The Black Student Association (BSA) hosted a talent showcase on Feb. 26 in the Administration Auditorium for the first time. The BSA wanted to demonstrate culture and background in celebration of Black History Month.
The talent showcase brought in many different forms of entertainment and art, including poetry readings, singing and dancing.
“One of my friends — Zelden Kool — I [brought] in [and] I know personally,” junior Trinity Peveler said. “We used to work in a pizza joint together in high school. He is an amazing poet and recently started traveling around sharing his talent, and the other person I [brought] in is a dancer. She [does] battle dances in Little Rock, and I know students at Harding have never seen this type of dancing before.”
Senior Jamica Gaither, BSA vice president, said they wanted the showcase to demonstrate both African American culture and unity.
“This talent show is to really celebrate our African American brothers and sisters,” Gaither said. “We want this time to be a snippet of our culture but at the same time showcasing unity between students and faculty.”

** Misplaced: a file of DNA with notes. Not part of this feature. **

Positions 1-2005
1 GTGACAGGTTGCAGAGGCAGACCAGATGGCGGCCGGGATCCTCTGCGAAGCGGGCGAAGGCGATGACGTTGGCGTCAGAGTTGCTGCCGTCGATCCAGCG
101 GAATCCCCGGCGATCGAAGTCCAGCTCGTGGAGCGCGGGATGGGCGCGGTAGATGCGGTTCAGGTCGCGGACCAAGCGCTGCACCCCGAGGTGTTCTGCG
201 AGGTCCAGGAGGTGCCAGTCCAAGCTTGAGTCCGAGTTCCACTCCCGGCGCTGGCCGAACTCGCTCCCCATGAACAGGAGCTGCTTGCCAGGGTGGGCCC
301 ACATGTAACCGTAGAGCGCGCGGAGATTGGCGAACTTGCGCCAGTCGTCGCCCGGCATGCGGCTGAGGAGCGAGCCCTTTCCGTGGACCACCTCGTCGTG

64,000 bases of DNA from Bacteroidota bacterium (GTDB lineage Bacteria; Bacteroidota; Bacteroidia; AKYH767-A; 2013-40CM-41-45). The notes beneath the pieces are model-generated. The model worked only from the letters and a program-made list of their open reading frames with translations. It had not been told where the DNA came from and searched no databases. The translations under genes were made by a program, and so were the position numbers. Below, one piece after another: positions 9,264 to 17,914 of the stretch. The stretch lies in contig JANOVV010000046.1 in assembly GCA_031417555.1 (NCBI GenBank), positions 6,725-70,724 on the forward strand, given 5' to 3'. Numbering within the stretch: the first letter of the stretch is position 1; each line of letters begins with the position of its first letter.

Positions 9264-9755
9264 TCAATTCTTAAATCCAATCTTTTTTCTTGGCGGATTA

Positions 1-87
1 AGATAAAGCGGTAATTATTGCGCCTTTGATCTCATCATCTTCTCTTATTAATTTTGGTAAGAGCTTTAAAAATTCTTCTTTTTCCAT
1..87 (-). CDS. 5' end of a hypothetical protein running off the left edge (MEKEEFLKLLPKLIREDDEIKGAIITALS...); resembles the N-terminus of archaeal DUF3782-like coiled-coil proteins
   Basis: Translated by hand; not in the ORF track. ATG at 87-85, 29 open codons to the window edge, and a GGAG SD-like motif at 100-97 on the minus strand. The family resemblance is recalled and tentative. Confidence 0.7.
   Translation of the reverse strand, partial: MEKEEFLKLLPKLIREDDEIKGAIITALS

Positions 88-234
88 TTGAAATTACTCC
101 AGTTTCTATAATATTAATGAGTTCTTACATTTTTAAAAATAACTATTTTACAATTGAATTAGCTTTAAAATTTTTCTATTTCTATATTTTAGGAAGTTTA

The Campus Activities Board (CAB) assisted with advertising for the BSA talent showcase.
“I would mainly just serve as a sounding board,” CAB director Logan Light said. “Trinity Peveler and her staff have done a lot of work, so I try to encourage them and help advertise. We offer as much support as we can as far as advertising around campus.”
Peveler said the event was successful with about 65 people attending the showcase.
“We had a couple of technical difficulties before the show started, but afterwards we had zero problems,” Peveler said. “The audience seemed to really enjoy themselves, and I’ve heard nothing but good things about the event.”
The overall goal of the BSA talent showcase was to celebrate Black history and help to educate the Harding community on Black culture, Peveler said.
“I feel like we reached our goal of celebrating Black History Month by highlighting Black excellence on campus through the performing arts as well as integrating a Black history trivia game during the event,” Peveler said.
The BSA will continue to work on achieving this goal regardless of the end of Black History Month, Peveler said. In the coming months, the group will continue to plan events, including a movie night featuring “The Wiz,” a modern version of “The Wizard of Oz.”